Here in Wellington are strong signs of the same wilful refusal to think. Those bent on a Uber-Council for the whole Wellington region are not worried that it will replace genuine community self determination. Perhaps they feel it goes without saying the peasantry would be better off ruled from afar by their betters. The LGC claim that Wairarapa is not viable is breathtakingly patronising. They don’t quite say that it will always need Wellington office tower subsidies but there is no other implication.
Why has that not signalled “Caution!” to the Property Council? They feel no need for research evidence that scale efficiencies are common in local government, or that they outweigh the inefficiencies of larger bureacracy and more distant representation.
To amalgamators it seems to be enough to believe there is widespread incompetence in local government and lost opportunities for ‘growth’. Even if that is right, how size solves it is not explained. Size would put more eggs in the same basket. How will it make the basket less dodgy? From experience it could mask even greater incompetence, or deter more able candidates. It is especially odd that business is not interested apparently in more pay on local politicians, not less.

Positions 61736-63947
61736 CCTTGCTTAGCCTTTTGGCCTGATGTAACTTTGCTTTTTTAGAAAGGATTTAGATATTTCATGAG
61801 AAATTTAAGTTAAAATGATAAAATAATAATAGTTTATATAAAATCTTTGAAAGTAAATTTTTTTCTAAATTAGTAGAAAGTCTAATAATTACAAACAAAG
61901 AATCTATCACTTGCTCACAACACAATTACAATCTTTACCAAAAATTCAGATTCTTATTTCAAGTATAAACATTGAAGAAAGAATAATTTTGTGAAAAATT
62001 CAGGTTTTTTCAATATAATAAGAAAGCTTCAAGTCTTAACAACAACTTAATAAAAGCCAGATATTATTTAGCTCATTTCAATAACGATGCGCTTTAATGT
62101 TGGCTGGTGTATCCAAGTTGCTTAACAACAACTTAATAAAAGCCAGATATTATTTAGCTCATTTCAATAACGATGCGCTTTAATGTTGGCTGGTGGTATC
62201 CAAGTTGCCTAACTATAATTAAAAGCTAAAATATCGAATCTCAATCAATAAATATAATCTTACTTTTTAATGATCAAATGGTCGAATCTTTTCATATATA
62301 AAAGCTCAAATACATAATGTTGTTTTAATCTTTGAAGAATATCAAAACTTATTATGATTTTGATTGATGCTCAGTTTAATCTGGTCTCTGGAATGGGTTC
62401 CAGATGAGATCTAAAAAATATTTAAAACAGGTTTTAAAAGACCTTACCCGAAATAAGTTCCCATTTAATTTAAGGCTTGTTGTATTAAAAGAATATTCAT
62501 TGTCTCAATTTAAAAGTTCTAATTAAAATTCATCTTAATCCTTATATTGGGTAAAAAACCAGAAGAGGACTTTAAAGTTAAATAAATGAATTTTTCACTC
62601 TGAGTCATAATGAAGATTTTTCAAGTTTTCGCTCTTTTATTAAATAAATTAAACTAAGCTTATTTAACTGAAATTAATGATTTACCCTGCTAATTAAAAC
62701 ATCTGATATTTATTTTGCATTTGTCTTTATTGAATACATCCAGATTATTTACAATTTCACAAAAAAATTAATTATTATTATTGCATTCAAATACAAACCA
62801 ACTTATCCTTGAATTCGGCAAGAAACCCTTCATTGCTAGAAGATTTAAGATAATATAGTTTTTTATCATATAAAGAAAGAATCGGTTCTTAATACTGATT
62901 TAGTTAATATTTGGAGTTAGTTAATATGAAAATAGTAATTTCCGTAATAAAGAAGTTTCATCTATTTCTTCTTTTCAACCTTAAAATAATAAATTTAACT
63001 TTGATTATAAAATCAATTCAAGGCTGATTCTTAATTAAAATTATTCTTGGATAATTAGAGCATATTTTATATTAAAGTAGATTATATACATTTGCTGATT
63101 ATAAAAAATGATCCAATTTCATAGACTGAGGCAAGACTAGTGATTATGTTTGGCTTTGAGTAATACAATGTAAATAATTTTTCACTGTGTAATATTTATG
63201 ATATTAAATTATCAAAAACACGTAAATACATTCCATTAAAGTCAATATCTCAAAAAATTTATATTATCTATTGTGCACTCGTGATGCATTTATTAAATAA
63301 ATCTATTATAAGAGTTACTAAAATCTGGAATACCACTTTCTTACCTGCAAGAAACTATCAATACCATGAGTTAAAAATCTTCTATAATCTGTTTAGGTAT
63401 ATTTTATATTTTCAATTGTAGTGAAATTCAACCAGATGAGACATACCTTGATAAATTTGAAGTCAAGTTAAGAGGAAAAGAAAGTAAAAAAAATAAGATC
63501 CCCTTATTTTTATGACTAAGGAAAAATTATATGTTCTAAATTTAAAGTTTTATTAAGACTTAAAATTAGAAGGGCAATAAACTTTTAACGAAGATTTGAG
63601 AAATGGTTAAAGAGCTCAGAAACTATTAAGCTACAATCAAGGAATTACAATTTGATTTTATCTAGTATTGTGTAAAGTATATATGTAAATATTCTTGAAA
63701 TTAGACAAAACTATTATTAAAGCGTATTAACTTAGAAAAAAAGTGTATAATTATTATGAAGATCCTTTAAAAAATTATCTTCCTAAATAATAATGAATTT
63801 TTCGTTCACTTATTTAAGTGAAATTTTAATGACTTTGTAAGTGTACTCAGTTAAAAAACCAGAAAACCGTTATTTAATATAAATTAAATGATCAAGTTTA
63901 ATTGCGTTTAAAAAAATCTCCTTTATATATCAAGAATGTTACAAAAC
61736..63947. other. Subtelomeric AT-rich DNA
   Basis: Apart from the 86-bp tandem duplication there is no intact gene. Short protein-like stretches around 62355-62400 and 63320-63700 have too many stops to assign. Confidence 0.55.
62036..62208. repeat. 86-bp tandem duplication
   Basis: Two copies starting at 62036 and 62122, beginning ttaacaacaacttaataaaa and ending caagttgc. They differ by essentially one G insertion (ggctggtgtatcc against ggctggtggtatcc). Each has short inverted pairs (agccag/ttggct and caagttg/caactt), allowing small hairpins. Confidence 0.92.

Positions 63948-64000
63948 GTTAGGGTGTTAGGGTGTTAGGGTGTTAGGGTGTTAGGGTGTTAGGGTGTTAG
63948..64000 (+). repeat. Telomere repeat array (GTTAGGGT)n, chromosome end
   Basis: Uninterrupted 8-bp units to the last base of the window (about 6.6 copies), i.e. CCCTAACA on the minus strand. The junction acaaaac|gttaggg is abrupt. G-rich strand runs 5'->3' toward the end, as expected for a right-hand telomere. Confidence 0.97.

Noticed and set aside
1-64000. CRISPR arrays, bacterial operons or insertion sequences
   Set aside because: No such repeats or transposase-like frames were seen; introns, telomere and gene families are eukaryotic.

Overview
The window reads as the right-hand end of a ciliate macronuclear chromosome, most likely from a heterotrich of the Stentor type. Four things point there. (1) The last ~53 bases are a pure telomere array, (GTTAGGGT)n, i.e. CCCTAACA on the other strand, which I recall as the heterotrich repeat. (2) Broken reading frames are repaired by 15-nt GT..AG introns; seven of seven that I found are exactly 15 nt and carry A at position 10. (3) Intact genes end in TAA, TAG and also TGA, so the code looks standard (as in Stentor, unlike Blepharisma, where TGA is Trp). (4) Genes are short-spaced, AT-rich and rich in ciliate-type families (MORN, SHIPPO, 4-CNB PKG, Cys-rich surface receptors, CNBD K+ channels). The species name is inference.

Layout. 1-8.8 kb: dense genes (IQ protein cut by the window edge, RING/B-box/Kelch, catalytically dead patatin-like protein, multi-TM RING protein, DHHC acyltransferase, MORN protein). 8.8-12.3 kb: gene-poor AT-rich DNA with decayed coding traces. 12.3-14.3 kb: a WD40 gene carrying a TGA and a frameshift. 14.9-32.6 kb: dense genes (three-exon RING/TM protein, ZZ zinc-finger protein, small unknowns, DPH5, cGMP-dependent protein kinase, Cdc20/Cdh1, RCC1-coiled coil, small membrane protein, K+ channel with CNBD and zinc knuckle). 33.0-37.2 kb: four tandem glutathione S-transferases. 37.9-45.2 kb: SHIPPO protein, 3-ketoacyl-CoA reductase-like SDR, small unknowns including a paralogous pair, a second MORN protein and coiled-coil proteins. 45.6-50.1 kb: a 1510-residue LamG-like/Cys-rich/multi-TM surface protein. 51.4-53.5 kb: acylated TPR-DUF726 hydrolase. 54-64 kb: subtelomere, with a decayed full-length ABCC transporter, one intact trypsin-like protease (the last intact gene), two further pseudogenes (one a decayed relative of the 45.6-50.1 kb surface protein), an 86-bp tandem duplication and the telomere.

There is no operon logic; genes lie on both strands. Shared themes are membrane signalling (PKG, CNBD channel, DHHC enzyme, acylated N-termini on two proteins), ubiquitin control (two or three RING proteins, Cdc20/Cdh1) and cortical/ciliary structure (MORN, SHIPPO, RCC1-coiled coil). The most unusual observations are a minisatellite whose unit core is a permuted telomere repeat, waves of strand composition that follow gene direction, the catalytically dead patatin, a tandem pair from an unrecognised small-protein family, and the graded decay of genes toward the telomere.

I know many amalgamators. They are good people, and many have lead good businesses. But few understood politics when I was an MP. Things have not changed. Councils must preserve and respect and continually learn from dissension. Businesses are ruined by it.
The Economist explains for lay readers some competing considerations in the Obamacare challenge the Supreme Court is about to consider.
It is worth reading, though the reporter’s bias shows in a dismissive description of the legal principle that makes this such a serious challenge, even for lawyers who very much want Obamacare to survive.
The principle that the law is what the words say, not what politicians claim they intended, lies deep in the rule of law. Citizens should be able to know in advance, from the words of the law, what is lawful and what is not without asking any politician, or subordinare ruler what they want the rule to be made to mean.